THEOSEBIA (©eoo-eSia), the writer of an
epigram in the Greek Anthology upon the phj^sician Ablabius, was the sister of the philosopher Zo^i- mus of Thebes, who dedicated to her his work on chemistry, and who appears to have lived under Theodosius II., about A. d. 420. (Suid. s. v. Zcixri/jios ; Fabric. Bibl. Graec. vol. iv. p. 497, new ed., and vol. xii. p. 753, old ed.; Brunck, Anal vol. ii. p. 450 ; Jacobs, Anth. Graec. vol. iii. p. 156, vol. xiii. p. 961.) [P. S.]
THEOSTERICTUS, a Greek monk in Bithy-nia, lived in the reigns of Michael II. Balbus (a. d. 820—829) and of his son Theophilus (a. d. 829—842). He wrote the life of his master Nicetas the Confessor, which is published by Su-rius, vol. ii. d. 3. April. (Vossius, de Hist. Graec. p. 343, ed. Westermann ; Fabric. Bibl. Graec. vol. xi. p. 719.)
THEOTl'MUS (®€6ri/jios), a Greek writer of unknown date, wrote upon Italy (Plut. Parall. min. c. 8), Gyrene (Schol. ad Find. Pyih. iv. 61, v. 33), and the Nile (Schol. ad Pind. Pyili. vii. 33). Athenaeus (xiii. p. 611, b.) speaks of a stoic philosopher of the name of Theotimus, but in that passage Diotimus ought probably to be substituted. [DioTiMus, No. 5.] (Comp. Vossius, de Hist. Grace, p. 505, ed. Westermann.)
THEOXENA (©eo'|ej/a). 1. The last wife of Agathocles, king of Syracuse, to whom she bore two children. She is called by Justin an Egyptian princess, but her parentage is unknown. Droysen, however, conjectures that she was a daughter of Berenice by her first husband. According to Justin, Agathocles, when he felt his death approaching, sent away Theoxena and her two children to Egypt, but the whole of his narrative is subject to grave difficulties. (Justin. xxiii. 2 Droysen, Hellenism, vol. i. pp. 560, 602.)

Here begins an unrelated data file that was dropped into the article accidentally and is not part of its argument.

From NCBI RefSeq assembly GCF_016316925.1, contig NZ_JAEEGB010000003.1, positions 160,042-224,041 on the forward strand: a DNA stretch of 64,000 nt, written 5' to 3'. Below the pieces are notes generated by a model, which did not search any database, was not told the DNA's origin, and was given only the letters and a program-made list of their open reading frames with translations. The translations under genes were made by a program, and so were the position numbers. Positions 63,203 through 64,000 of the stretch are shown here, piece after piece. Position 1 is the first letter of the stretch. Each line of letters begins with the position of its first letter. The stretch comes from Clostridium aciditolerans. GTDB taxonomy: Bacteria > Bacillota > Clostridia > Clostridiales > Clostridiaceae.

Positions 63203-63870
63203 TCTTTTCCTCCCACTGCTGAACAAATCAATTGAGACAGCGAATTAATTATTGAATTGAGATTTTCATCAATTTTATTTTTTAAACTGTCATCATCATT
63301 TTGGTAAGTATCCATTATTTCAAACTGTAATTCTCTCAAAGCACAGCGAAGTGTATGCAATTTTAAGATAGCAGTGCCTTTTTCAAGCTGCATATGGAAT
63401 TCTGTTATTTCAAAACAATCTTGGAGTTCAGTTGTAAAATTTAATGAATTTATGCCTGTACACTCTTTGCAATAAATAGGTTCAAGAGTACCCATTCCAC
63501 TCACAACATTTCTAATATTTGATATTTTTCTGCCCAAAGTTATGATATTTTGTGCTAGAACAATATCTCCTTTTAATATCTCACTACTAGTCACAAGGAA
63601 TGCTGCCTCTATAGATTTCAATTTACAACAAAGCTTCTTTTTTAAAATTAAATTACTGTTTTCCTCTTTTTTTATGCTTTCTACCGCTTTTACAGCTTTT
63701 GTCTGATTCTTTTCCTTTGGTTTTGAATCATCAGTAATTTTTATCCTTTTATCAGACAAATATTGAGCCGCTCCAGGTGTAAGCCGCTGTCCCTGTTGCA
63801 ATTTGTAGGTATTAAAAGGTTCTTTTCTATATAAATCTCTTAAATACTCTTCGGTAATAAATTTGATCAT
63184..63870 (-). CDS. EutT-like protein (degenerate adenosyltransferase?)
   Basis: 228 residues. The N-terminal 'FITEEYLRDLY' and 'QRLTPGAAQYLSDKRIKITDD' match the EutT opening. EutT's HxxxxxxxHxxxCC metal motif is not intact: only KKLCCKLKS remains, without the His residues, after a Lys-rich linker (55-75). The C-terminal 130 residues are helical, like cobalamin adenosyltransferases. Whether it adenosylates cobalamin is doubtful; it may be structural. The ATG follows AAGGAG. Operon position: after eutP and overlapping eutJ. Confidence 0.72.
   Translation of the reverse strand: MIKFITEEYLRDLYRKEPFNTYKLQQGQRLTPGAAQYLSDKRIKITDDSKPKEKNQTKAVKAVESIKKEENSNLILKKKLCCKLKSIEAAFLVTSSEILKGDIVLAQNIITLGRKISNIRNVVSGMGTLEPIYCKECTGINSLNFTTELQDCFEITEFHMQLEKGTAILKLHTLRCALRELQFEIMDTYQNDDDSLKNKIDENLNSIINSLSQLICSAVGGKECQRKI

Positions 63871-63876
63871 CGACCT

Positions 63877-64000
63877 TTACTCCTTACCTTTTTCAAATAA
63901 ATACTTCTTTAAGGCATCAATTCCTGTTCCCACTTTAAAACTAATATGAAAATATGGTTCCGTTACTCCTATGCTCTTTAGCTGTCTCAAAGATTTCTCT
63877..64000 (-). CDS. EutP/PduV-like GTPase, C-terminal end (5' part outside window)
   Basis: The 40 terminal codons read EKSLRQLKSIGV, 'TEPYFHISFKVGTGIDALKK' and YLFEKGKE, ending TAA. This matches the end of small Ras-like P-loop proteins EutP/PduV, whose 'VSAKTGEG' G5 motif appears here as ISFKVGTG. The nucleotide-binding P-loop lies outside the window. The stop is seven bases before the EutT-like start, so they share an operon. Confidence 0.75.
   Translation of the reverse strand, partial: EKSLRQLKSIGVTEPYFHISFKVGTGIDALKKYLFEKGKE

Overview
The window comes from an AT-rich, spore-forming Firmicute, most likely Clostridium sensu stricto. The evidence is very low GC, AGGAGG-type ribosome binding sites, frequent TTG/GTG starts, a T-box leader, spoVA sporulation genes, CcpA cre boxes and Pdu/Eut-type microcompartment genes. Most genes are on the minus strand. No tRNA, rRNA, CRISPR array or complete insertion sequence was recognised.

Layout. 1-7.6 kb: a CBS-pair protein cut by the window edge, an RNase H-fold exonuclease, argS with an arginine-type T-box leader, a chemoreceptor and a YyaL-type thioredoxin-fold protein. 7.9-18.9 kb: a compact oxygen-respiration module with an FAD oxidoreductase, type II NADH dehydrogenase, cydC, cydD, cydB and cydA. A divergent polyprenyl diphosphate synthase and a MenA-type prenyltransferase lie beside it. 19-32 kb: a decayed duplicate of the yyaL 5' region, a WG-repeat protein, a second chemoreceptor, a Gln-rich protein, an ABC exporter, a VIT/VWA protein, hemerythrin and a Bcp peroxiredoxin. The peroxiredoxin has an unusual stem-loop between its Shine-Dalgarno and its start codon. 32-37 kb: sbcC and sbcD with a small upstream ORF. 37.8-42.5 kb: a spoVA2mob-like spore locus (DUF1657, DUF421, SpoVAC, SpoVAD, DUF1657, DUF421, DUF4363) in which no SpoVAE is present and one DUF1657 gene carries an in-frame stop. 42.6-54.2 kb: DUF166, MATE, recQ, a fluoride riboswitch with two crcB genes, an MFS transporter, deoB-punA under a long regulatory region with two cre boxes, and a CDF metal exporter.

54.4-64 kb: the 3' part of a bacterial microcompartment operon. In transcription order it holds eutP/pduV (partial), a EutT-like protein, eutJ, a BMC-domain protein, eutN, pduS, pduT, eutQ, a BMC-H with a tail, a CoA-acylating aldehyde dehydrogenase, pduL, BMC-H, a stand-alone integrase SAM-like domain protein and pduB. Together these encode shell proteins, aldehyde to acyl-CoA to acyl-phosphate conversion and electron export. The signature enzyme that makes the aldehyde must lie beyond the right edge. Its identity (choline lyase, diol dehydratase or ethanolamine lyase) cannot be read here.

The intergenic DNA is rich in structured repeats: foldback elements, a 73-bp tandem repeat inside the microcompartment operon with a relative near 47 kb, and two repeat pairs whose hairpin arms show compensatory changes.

2. A daughter of Herodicus, a noble Thessalian, who had been put to death by Philip V. king of Macedonia. Many years afterwards, the increasing-suspicions and cruelty of that monarch having led him to contemplate the destruction of the children of all those whom he had previously executed, Theoxena sought to make her escape by sea with her husband Poris and her two nephews, whom she had adopted ; but the ship being driven back, in order to avoid falling into the hands of the king's emissaries, she slew her nephews with her own hand, and then threw herself with her husband into the sea. (Liv. xl. 4.) [E. H. B.j
THEOXENUS (@e<5|eyos), commanded the Achaean troops, who assisted the Rhodians in b.c. 197. (Liv. xxxiii. 18.)
THEOXOTUS, the maker of a very beautiful painted vase, found at Vulci, and now in the collection of M. Durand. It is painted black, with decorations in white and violet, and bears the inscription ©EOEOTO£ MEnOE$E, that is, 0eo|oT<Js /j.€ eVoi^cre, according to the interpretation of De Witte (Cab. Durand. No. 884), and Raoul-Rochette (Lettre a M. Schorn, p. 60, 2d ed.) ; but Panofka prefers to read the name ©eo^oros, or its equivalent ©eoo-oVros, comparing the form with' the kindred name ©eoo^orfS^s, which occurs in Plato and Demosthenes. (R/iein. M-us. 1846, vol. iv.